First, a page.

Welcome to 2016 and already the month of March is knocking at the door.
We started the year off again with the lead Legal issues as being financial, family and employment matters. This generally is a normal pattern, post – Christmas but for some reason our statistics are showing a much larger increase – a sign of the times perhaps?
January saw much planning and work on creating Lunch time law at the library topics, organising speakers and material for each session. Many thanks to our intern Emma who beavered away on this project - we are all organised up to June. There are some new topics organised, check out the list below or our website: www.commlawmarlb.org.nz.
Community Law Marlborough has recently become an approved provider of FDR (mediation) services. FDR is part of the Family Justice system delivered by the Ministry of Justice. CLM has three approved providers of the FDR who are all accredited mediators. Our mediators have been approved under the Family Dispute Resolution Act 2014 and have backgrounds in a range of child and family related services.
CLM is approved to provide this service to clients who do not qualify for funded or partially funded FDR. In line with our philosophy of Access-Empowerment-Justice, we aim to ensure everyone has access to mediation in care of children disputes. As such we use a sliding scale of fees for those parties who do not qualify for a funded service.
If you need FDR please feel free to phone or make an appointment to see how we can assist.
Lunch Time Law at the Library is continuing this year. Already we have covered topics in employment law including dismissal whilst incapacitated by illness or injury and unjustified dismissal and personal grievances.
These sessions are at the Marlborough District Library
on 33 Arthur Street, Blenheim.
From 12.10pm to 12.50pm
Neighbour disputes are always a topical issue and in March we have two sessions, the first dealing with trees and neighbours on Wednesday 9 March and then on Wednesday 23 March lunch time law will cover fences and neighbours.
Many of these sessions will be hosted by guest presenters who are expert in these areas of law, so make sure you get along to the Marlborough District Library to have all your questions answered on these topical issues!
Immigrants and NZ tax system Part I - Wednesday 13 April
Immigrants and NZ tax system Part II - Wednesday 27 April
Maori land – transfer of land by succession Wednesday 11 April
Maori land – five types of Maori land trusts Wednesday 25 April
If you miss out on any of these sessions please feel free to make an appointment to discuss the topic with one of the CLM caseworkers.
In addition to the lunch time law program our youth worker Stacey has developed a 6 week course specially for youth due to run in the next month or so, more information about this will be sent out shortly.
HOT TOPIC – Employment Law changes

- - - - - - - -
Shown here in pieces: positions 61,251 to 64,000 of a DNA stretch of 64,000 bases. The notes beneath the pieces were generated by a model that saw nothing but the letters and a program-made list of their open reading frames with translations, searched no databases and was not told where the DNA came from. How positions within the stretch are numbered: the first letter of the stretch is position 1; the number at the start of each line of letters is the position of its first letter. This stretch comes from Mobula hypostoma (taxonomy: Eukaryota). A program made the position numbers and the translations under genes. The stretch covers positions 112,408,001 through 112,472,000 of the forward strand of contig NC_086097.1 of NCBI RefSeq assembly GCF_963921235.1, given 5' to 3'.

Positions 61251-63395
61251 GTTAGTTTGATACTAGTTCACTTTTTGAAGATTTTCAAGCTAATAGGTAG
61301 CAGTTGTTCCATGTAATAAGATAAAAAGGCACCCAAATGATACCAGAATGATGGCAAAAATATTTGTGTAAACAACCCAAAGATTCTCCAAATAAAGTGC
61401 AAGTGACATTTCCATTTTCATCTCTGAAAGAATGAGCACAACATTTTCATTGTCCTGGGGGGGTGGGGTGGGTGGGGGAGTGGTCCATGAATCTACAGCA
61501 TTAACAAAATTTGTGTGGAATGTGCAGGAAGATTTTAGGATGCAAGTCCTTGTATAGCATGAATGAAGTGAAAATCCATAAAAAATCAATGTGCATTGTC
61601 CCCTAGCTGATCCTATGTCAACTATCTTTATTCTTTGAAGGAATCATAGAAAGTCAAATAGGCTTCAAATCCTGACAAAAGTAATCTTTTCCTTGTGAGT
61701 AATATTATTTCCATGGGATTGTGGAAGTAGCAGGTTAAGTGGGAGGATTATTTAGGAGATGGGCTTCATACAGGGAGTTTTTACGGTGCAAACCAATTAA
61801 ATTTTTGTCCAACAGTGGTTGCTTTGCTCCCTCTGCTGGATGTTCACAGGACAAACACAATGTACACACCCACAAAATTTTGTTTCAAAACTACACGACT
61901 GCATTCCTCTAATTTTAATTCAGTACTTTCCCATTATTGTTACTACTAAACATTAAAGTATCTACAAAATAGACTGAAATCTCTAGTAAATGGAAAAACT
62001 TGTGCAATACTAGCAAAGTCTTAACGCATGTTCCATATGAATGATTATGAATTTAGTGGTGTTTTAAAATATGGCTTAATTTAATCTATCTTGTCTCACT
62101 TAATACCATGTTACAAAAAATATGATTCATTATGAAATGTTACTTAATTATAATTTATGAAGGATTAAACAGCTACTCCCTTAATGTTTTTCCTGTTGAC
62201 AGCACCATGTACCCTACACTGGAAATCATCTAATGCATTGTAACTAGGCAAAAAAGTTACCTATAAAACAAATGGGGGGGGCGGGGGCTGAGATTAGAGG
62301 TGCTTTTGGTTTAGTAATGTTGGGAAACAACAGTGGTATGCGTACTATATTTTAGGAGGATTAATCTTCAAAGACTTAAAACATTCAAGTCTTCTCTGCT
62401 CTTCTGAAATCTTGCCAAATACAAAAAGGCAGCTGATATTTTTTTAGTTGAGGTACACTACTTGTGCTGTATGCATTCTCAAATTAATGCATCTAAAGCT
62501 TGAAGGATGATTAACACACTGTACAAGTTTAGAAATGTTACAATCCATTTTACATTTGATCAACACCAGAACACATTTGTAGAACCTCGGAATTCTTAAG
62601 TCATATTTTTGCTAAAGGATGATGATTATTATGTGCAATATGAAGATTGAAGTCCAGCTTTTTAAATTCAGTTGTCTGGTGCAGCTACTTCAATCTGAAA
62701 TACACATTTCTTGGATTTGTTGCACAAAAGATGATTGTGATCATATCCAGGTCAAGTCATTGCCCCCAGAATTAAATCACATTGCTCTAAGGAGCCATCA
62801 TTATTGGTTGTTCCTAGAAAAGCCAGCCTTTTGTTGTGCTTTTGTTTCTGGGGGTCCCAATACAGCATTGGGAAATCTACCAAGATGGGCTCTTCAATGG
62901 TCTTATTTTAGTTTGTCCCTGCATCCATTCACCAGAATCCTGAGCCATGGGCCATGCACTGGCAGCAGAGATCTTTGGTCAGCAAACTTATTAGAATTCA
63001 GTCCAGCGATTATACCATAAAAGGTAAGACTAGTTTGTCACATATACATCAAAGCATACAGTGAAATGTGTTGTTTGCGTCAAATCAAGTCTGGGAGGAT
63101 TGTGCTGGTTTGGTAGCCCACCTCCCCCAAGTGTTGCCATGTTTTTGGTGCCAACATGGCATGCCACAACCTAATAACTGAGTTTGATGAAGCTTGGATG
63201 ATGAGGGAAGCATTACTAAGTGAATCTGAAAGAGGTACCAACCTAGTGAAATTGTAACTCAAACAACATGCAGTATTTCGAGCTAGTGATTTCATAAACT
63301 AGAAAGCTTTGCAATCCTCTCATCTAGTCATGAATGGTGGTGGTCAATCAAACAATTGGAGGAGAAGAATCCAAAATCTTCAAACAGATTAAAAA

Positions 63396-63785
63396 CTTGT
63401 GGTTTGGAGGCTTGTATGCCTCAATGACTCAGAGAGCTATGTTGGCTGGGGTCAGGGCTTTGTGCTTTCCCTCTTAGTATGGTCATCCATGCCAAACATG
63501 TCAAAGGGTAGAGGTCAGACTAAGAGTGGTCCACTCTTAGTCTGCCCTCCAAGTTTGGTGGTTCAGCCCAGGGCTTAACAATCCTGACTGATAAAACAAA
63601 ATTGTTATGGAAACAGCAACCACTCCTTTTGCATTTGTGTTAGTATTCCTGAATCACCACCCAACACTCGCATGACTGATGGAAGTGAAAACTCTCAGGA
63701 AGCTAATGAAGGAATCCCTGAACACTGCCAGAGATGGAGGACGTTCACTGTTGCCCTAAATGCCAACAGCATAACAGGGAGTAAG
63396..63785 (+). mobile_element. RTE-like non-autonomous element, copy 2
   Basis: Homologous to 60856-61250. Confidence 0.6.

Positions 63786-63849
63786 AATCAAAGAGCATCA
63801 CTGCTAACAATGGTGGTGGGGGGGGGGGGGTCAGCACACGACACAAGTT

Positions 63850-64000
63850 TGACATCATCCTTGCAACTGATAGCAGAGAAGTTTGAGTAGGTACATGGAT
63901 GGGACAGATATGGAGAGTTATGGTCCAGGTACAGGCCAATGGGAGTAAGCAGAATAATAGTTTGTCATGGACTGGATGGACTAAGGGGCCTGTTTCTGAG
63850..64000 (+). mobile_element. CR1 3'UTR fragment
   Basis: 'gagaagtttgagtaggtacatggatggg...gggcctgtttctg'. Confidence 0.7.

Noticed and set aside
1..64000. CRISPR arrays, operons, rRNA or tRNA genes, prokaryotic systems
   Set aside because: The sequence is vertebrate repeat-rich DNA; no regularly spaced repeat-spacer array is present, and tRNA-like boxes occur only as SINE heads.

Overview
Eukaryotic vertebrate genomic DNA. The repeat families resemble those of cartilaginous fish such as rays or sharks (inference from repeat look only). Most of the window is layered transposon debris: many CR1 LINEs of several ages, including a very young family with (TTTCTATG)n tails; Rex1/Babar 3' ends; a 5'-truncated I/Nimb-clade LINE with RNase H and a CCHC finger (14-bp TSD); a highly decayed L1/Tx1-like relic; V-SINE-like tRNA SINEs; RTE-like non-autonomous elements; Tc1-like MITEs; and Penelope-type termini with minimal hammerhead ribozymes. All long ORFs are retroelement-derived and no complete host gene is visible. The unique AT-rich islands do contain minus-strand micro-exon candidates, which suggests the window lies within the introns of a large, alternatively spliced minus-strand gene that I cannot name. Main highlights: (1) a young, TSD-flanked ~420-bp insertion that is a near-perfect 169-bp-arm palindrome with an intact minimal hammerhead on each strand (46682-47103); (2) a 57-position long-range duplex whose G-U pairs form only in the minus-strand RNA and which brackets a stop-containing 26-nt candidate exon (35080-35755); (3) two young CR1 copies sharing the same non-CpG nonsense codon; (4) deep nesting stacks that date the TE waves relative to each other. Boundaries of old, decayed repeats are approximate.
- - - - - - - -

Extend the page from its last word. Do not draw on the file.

Currently the Employment Standards Legislation Bill is before parliament.
The purpose of this legislation is to strengthen enforcement of employment standards.
This will occur through the introduction of significantly higher penalties for the most serious breaches of minimum standards. Repeat offending employers, or employers who commit serious breaches risk having their names published by the Employment Relations Authority or the Employment Court.
Serious or persistent breaches of minimum employment standards could find individuals facing the possibility of being banned as a manager.
Record keeping will be targeted with changes aiming to allow flexibility around the format for records, provided they comply with the law. Clear cut breaches will incur an infringement notice with a maximum penalty of $1000 per breach up to a maximum of $20,000.
The Employment Standards legislation aims to enhance the tools labour inspectors will have available to them to carry out their role of investigating and enforcing breaches of minimum standards. Infringement notices as above, are an example of this. In addition, information sharing powers will be enhanced between Labour Inspectors and other government agencies such as Immigration New Zealand, IRD and the Companies office. Labour Inspectors will also have authority to request any record or document from the employer relevant to the Labour Inspector’s investigation of alleged minimum standards breaches.
Currently employment standards cases that come before the ERA are automatically directed to mediation. Once the changes come into effect the more serious breaches will be capable of being resolved at the ERA or the Employment Court in the first instance. Cases may still be directed to mediation, but this will more likely occur where there are other employment relationship problems complicating the issue of minimum standards breaches.
Another significant change will be the ability for employees to seek penalties for breaches of minimum standards legislation. Currently this option is only available in regard to wages, under the Wages Protection Act 1983.